|One of the most visible signs of premature aging occurs in the skin, where once firm, healthy collagen strands give way to wrinkling, dryness, and loo
Healthy collagen metabolism is a complex process that requires balanced synthesis and degradation to maintain the firm appearance of young, healthy skin. As skin ages, however, it becomes especially vulnerable to glycation, because collagen comprises up to one-third of the body’s proteins and has a slow turnover rate. Once glycated, collagen fibers have reduced regenerative ability, leading to the wrinkles, creping, and sagging that characterize skin aging.
A number of studies show that glycation of collagen increases with age when cells are exposed to not only high levels of glucose, but also to normal levels for a long enough time.2 A specific receptor for AGEs, called RAGE, has even been found to be expressed in skin fibroblasts that are responsible for synthesizing collagen,5 which further compromises skin integrity.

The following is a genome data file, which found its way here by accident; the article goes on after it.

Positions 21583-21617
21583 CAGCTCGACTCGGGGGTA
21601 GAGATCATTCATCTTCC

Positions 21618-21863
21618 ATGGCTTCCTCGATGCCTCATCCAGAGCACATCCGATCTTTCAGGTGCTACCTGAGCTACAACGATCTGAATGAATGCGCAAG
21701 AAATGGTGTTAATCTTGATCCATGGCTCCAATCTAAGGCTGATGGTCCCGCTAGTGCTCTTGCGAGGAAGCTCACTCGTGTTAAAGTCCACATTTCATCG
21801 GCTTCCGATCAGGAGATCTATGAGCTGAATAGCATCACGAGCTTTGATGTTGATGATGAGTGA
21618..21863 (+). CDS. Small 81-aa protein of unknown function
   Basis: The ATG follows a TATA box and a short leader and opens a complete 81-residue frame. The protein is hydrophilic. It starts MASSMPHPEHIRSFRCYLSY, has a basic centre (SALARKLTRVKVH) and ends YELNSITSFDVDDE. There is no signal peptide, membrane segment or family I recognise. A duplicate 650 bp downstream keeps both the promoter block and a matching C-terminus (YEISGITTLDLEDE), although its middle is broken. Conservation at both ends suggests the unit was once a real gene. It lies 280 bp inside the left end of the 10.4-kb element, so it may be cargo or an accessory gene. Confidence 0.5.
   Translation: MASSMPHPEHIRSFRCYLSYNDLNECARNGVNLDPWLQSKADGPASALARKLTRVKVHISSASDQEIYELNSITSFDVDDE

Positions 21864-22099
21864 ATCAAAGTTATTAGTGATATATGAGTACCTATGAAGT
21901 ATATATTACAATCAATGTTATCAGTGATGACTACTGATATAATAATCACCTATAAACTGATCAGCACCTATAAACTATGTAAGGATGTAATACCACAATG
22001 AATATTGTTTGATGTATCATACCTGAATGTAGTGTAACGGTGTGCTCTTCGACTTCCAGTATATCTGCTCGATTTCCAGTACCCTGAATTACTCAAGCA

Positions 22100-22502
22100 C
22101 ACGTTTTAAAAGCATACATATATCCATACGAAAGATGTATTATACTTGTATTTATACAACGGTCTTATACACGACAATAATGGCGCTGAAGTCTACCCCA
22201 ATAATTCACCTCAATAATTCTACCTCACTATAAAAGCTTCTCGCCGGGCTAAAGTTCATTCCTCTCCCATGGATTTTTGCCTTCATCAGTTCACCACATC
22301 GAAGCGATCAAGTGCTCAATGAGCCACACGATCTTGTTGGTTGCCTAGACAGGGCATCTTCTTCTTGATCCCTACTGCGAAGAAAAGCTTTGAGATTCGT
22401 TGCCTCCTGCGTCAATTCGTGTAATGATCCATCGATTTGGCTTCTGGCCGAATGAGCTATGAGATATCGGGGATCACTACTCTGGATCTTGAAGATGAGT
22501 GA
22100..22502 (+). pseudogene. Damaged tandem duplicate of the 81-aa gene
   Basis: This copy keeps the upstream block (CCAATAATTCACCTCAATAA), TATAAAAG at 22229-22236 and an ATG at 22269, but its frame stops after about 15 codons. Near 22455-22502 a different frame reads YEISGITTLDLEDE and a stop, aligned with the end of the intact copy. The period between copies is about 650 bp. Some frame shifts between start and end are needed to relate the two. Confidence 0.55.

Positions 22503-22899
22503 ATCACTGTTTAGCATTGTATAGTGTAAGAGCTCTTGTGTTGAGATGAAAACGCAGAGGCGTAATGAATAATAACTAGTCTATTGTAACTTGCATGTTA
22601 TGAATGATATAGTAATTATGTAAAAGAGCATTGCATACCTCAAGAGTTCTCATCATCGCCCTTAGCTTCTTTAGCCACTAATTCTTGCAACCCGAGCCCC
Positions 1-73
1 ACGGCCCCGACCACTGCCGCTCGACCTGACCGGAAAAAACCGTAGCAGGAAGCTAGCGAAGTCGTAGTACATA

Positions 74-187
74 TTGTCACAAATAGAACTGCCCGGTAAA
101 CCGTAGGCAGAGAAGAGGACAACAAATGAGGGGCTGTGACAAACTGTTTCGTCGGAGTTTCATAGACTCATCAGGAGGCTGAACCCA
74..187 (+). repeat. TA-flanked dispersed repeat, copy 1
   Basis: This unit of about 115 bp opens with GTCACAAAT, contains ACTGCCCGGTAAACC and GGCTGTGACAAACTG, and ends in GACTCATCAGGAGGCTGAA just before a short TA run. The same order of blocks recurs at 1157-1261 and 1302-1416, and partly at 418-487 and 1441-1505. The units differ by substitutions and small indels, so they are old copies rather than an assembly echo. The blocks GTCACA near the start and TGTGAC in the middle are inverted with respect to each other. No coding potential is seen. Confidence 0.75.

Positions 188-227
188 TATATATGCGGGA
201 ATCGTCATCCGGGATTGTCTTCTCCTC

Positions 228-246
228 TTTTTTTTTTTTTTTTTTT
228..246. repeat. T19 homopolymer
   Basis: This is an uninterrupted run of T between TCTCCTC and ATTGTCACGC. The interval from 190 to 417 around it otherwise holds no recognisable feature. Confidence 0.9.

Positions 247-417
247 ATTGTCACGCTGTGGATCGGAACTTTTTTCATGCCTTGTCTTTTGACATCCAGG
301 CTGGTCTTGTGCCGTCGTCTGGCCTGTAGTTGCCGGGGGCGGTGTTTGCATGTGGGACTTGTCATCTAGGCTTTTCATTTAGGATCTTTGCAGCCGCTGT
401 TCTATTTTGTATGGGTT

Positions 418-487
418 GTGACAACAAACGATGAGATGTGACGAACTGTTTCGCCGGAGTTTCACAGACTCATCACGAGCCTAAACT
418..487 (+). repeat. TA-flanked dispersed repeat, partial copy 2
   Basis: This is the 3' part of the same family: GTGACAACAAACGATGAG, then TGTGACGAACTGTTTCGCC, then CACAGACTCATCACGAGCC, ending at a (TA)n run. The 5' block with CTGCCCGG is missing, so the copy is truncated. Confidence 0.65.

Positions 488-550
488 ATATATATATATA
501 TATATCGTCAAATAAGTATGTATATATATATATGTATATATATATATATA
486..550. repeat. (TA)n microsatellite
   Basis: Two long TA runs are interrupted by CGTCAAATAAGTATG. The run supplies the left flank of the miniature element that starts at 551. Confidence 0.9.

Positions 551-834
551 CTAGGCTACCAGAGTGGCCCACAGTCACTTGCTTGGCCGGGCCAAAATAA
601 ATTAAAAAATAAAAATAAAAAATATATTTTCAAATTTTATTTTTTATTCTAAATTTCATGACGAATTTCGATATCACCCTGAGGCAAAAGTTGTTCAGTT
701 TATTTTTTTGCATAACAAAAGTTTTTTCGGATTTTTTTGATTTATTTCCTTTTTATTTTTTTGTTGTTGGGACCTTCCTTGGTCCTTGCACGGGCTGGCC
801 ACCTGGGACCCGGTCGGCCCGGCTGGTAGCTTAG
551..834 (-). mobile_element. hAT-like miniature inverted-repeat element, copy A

Glycation not only impairs the assembly of collagen macromolecules, but it keeps type IV collagen molecules from forming a normal network-like structure. It also degrades collagen types I and III. After the age of 35, women naturally suffer a decline in collagen type IV, further exacerbating these changes.
Written by: Rebecca Marroquin, L.E
What is AGEs?
Advanced glycation end products (AGEs) are proteins or lipids that become glycated as a result of exposure to sugars.